The partial correlation coefficient between variable 1 and 2 after removing the effect of variable 3 is as follows (Bethune et al. 2008):  
formula
(8)
The partial correlation coefficient between variable 1 and 2 after eliminating the effects of variable 3 and 4 is computed as:  
formula
(9)
In this study, partial correlation analysis is applied to validate the controlling capacity of the three factors for ET and the relationship of them.

Factor analysis

Factor analysis (Andrew & Howard 2013) is applied to explore the interrelationships among the possible controlling factors of ET. In the factor analysis model, underlying factors, which act as the common factors affecting all the original variables, are assumed to reveal the nature of original datasets. In the study, LAI, P, and E0 are all considered as the original variables. The model is:  
formula
(10)
where Xj and Fi is the jth original variable and the ith common factor, respectively. p is the number of common factors, and Ɛj is the random variation of Xj. aji is the factor loading, which indicates the correlation between Xj and Fi. If aji > 0.3, it is significant. If aji > 0.5, it is very significant (Panagopoulos 2014). Communality of Xi could be calculated as , which illustrates the contribution of all common factors to the original variable, and the cumulative variance of Fi is .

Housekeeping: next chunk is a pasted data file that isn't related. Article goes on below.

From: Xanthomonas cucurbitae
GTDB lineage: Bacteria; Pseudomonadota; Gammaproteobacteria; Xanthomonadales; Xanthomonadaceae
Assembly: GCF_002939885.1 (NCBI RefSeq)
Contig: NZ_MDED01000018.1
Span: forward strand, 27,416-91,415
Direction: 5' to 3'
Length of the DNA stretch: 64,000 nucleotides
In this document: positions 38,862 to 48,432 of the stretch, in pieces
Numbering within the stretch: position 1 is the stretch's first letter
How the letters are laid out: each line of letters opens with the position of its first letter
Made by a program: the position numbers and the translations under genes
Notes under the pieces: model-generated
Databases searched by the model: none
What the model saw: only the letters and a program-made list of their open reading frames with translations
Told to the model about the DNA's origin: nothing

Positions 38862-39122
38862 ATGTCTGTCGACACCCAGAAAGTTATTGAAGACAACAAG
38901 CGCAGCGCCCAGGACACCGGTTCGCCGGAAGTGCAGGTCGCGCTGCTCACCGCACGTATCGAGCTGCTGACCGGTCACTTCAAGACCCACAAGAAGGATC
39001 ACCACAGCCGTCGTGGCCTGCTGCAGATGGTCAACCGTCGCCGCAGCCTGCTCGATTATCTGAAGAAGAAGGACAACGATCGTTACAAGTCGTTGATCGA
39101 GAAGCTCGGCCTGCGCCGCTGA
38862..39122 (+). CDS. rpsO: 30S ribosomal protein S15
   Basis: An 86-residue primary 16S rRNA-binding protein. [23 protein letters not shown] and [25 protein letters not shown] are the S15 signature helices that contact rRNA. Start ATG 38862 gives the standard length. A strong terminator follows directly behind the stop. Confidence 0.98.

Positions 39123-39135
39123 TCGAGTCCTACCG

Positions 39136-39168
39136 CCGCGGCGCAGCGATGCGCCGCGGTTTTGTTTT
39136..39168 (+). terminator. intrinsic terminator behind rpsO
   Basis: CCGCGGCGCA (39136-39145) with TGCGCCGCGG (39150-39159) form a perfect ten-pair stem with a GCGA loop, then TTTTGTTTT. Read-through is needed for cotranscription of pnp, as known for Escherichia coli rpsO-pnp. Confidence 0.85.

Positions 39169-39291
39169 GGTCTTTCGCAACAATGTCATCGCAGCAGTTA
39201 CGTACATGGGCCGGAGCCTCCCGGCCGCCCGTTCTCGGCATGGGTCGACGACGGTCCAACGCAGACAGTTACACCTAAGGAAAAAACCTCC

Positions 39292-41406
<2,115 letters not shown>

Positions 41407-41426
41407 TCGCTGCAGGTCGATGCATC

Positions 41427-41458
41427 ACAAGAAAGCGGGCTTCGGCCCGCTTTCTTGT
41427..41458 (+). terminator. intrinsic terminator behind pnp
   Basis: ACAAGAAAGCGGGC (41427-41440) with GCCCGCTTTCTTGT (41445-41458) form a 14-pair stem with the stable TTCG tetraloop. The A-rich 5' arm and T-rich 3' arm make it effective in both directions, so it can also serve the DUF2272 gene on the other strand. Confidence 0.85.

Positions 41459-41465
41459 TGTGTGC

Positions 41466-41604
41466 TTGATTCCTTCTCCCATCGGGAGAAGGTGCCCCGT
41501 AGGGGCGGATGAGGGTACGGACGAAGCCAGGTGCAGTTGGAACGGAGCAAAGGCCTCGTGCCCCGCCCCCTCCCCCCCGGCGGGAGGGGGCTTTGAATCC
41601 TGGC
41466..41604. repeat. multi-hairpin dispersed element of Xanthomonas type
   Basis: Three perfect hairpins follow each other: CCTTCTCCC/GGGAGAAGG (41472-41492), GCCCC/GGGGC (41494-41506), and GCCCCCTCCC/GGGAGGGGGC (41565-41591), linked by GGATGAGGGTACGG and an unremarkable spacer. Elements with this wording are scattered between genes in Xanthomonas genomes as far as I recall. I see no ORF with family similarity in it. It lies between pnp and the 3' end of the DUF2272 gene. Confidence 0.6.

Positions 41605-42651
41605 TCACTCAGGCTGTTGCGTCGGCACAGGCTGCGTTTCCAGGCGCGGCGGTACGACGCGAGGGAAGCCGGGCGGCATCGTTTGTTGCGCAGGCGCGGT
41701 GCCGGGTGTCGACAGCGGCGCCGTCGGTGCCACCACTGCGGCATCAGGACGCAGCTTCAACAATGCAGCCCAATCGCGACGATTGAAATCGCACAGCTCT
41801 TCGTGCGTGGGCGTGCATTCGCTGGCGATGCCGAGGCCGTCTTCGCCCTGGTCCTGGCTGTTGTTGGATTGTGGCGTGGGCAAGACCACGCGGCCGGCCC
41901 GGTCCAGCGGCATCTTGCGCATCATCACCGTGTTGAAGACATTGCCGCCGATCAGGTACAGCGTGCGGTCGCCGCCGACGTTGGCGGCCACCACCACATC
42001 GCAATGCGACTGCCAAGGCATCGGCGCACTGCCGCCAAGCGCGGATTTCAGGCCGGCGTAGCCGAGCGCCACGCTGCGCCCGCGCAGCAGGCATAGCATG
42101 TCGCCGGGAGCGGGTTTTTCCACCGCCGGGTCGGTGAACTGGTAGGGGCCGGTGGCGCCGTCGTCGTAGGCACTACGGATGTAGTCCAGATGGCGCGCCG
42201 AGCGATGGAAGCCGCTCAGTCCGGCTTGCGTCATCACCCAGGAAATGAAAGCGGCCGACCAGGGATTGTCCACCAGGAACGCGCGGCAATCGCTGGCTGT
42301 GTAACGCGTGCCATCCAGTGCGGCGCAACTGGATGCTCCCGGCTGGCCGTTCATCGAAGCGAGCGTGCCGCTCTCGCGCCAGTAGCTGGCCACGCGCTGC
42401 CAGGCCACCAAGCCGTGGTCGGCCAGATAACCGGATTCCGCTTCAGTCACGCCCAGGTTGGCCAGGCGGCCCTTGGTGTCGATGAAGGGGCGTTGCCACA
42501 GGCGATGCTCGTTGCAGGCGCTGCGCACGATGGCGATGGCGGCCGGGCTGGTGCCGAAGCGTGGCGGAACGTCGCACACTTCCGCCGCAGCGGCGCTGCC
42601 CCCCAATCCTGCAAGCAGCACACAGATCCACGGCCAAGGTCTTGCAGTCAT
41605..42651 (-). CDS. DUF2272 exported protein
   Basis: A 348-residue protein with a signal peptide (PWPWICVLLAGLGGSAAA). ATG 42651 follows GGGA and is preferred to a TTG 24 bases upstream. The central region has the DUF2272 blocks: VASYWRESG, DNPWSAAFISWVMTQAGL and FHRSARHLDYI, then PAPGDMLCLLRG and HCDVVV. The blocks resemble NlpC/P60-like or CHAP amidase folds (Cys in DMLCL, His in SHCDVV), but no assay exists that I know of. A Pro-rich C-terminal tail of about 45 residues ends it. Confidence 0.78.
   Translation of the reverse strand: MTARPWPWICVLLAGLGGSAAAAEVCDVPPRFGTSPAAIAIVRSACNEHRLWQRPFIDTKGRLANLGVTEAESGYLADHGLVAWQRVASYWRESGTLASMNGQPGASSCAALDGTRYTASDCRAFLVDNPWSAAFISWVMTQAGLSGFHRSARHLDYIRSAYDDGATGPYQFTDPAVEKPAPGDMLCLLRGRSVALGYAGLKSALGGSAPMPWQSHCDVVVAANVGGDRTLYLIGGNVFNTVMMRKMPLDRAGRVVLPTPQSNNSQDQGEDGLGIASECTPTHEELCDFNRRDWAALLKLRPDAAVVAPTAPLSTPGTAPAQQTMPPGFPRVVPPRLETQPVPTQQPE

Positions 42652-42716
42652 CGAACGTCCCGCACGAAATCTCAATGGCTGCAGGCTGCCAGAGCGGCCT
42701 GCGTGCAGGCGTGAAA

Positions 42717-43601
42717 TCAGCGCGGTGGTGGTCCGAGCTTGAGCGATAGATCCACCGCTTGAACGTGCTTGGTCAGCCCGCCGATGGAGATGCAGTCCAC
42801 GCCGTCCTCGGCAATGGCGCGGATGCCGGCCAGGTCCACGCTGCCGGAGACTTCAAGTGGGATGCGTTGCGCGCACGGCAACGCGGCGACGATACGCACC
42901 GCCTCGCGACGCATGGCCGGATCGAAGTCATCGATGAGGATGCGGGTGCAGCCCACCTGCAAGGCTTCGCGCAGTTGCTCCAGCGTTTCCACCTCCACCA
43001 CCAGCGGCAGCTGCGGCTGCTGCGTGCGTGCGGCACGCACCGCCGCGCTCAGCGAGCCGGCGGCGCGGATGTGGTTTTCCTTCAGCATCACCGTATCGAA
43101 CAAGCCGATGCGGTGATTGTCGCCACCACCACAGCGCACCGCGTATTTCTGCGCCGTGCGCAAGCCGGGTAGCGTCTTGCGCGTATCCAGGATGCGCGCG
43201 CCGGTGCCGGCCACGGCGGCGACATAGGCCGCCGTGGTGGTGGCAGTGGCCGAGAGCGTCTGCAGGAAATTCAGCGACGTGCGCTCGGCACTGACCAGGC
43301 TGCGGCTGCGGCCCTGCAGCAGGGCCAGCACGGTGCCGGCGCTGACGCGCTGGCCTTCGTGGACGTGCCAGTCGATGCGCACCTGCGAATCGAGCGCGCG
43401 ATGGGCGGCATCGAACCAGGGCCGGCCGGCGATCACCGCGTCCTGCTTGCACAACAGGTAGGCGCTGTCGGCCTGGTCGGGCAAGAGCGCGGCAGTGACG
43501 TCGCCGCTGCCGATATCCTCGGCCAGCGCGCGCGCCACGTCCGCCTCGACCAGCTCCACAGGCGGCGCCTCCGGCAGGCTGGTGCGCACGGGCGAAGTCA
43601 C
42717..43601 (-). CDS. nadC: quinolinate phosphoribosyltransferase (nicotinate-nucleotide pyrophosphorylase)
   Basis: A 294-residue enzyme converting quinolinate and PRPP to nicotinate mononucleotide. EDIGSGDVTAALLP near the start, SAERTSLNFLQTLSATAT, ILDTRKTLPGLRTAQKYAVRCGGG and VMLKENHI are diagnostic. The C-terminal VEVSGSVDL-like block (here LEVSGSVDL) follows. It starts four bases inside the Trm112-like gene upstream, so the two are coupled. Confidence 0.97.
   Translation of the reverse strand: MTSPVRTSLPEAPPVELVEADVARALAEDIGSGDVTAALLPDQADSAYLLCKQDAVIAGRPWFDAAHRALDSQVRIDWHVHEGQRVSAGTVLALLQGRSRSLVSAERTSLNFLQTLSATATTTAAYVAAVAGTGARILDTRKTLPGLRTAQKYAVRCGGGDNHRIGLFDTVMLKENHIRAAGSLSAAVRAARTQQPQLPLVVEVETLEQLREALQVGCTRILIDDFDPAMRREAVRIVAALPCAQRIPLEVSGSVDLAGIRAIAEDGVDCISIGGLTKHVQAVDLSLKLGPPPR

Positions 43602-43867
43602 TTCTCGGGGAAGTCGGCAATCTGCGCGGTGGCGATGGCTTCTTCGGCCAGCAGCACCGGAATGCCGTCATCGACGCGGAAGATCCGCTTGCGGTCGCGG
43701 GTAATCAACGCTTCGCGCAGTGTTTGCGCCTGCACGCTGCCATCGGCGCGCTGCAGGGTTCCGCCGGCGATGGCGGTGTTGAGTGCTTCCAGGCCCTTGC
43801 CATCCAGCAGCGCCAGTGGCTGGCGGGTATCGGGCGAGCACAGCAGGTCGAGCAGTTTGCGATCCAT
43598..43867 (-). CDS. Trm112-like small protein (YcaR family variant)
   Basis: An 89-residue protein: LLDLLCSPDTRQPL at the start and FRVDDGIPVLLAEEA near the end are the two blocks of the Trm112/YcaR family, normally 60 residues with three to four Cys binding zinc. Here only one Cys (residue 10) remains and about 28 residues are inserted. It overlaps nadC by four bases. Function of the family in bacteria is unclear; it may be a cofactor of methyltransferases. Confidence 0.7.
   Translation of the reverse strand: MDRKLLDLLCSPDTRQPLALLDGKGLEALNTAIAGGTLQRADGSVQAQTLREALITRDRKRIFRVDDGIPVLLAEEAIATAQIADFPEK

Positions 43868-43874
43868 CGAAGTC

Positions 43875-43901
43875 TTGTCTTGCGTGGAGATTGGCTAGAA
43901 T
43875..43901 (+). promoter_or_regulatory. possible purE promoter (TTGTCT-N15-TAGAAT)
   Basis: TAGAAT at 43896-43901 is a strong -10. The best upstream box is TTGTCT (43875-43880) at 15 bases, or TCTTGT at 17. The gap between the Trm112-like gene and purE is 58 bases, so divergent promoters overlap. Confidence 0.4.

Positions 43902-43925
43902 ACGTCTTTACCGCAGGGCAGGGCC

RESULTS

Simulated results

The variation of P, LAI, E0, and measured ET presented similar fluctuations during the study period, and the variation in YLX is shown in Figure 3. It also can be seen from the figure that the differences of different variables in the crests are much larger than in the troughs, particularly for the difference between E0 and ET.